Melrose Place debuts tonight at 9 p.m. EDT/8 p.m. CDT on The CW.
It’s hard to say anything substantive about a show that seems to have as a major goal being awful. And the new Melrose Place, if nothing else, is hoping to pick up right where the old one left off, by indulging in as many ludicrous plot twists, moments filled with bad acting and visions of buff twentysomethings with vacant stares as it can shake a stick at. Melrose Place wants so badly to be your next guilty pleasure that it forgets that it’s awfully hard to actively create a guilty pleasure. A good guilty pleasure series is as ephemeral and swayed by alchemy as a good hit series, but a mediocre series can go mediocre in any number of ways. Sadly for a show with such a batshit pedigree, the new Melrose Place is obviously trying really hard, but it only ever seems to be succeeding at being as average as possible.
The original Melrose Place didn’t even start out as the goofy soap Americans came to know and love. (I’d never seen it – having been a teenager without access to Fox when it was at its popularity peak – until I caught a few reruns in college and couldn’t figure out what the fuss was about.) That series began as an attempt to catalog just how hard it was to be a young, attractive person in the city of Los Angeles and the perils of trying to break into show business and such things. The weirdly earnest series survived its first season by the skin of its teeth, so producer Aaron Spelling leaned on secret weapon Heather Locklear to drop by, and the rest was history. The series never tried to become the kind of show where Marcia Cross took off a wig to reveal a ginormous scar. It just woke up one day and realized it was that kind of show, then shrugged and got along with the business of having everyone in the cast sleep with everyone else.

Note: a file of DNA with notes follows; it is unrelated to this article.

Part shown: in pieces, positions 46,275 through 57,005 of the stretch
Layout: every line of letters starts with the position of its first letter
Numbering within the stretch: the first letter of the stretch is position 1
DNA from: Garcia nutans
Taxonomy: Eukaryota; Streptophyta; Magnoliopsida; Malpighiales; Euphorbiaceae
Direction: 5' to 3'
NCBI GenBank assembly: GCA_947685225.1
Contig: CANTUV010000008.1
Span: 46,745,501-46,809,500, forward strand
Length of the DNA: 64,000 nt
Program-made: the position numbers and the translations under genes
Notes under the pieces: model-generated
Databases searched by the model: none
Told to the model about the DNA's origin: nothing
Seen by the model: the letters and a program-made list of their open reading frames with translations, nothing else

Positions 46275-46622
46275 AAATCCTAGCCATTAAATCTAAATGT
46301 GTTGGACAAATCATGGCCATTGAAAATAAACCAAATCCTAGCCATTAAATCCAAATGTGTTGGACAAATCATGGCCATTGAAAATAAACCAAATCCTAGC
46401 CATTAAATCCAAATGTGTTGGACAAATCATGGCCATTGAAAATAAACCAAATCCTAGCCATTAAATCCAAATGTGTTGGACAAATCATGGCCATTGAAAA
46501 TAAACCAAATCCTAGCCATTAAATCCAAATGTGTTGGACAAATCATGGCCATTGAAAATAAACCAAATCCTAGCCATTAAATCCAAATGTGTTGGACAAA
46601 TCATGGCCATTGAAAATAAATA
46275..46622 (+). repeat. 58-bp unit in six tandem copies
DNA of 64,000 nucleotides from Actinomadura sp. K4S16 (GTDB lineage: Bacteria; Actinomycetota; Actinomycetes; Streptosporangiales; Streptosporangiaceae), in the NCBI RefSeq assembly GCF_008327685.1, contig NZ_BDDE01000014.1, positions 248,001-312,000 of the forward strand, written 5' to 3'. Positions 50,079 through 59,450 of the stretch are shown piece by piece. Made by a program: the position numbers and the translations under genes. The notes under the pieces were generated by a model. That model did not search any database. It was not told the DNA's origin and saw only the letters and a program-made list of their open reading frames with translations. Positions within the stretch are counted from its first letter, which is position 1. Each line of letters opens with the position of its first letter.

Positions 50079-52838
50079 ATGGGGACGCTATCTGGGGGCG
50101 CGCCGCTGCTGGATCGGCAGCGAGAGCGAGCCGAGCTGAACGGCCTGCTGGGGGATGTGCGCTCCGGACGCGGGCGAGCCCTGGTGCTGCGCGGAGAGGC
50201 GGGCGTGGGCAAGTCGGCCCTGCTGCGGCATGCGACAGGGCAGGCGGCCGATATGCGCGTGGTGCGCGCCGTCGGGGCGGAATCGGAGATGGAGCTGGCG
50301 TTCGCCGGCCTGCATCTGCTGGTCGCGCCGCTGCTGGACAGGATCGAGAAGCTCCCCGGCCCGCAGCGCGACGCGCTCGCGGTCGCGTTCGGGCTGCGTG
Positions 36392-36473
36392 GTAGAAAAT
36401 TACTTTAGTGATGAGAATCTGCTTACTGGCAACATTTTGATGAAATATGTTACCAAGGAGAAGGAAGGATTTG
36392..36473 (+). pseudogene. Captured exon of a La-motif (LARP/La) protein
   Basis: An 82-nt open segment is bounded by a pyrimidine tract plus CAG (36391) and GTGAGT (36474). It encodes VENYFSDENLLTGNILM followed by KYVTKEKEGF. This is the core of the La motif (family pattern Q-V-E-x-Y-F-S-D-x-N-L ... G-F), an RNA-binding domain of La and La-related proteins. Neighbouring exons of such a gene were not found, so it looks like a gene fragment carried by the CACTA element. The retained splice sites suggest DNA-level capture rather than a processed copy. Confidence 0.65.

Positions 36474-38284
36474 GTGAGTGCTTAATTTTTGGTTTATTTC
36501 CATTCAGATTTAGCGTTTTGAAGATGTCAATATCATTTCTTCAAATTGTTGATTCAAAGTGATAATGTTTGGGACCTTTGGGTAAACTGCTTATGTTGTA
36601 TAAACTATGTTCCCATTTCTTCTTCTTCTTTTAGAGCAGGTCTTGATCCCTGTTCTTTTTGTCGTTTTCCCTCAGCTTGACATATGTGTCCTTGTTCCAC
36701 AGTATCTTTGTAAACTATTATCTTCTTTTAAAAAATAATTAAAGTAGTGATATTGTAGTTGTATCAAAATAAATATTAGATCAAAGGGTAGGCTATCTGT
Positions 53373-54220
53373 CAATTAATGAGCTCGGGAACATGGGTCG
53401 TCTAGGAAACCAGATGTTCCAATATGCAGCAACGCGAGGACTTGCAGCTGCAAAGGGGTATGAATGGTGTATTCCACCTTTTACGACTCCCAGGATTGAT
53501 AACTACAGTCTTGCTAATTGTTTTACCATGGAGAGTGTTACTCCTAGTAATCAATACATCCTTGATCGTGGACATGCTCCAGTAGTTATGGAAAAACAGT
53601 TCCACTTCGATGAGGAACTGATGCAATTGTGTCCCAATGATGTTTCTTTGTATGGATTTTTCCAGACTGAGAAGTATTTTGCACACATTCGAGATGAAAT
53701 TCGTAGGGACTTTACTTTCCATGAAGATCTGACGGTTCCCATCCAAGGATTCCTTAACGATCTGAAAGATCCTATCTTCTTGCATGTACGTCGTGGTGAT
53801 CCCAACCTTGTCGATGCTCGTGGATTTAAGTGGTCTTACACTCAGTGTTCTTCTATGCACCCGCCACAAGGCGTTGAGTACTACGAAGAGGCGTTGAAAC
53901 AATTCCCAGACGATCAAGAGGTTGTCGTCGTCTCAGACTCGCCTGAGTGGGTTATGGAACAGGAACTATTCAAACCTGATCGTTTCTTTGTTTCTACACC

This new Melrose Place aches to recapture that insanity but it never quite manages the leap of confidence in its own nutsiness to land there. Things start promisingly, as the series quickly reveals that, yeah, this is set in the same apartment complex the original series was and, better yet, original series cast members Laura Leighton and Thomas Calabro have shown up to hang out with the new cast members, presumably because they have nothing better to do. Naturally, there’s a murder in the pilot’s first fifteen minutes, and that plot point seems likely to spawn a season’s worth of plotlines, as we learn that everyone in the cast has a motive and everyone has a weapon and so on and so forth. It’s not the optimal setup for a dizzying soap, but it shows promise. It also helps that Melrose Place is actually a better fit for its network than the 90210 pseudo-sequel The CW tossed on the air to great fanfare last year. Where that series seems caught in a no-win situation between fans of the original who just want to see Tori Spelling again for some reason and the idea of creating a new spin on the teen soap, Melrose Place is more obviously a direct sequel to the original and also seems a better fit for the network’s target audience of 18-34-year-old women who desperately crave escapism. (The CW is also betting this demographic will enjoy vapid models and vampires this fall. It’s going to be a long one for the rest of us.)
Anyway, Melrose Place has surrounded its two old pros with a bunch of new players who all start to blend together. There’s potential for interesting characters here, but the series (as with all CW series) seems more intent on finding actors who fit a certain look than finding actors who possess any talent whatsoever. Sometimes, the network gets lucky and finds an actor who both fits into that look and can actually act within the narrow range of acceptable types for the network. Most of the time, they end up with bland, vaguely pretty casts that are probably fun to look at if you’re half paying attention while folding laundry or something. Here, I’m afraid, they’ve mostly struck out, but especially with the casting that garnered the show the most publicity.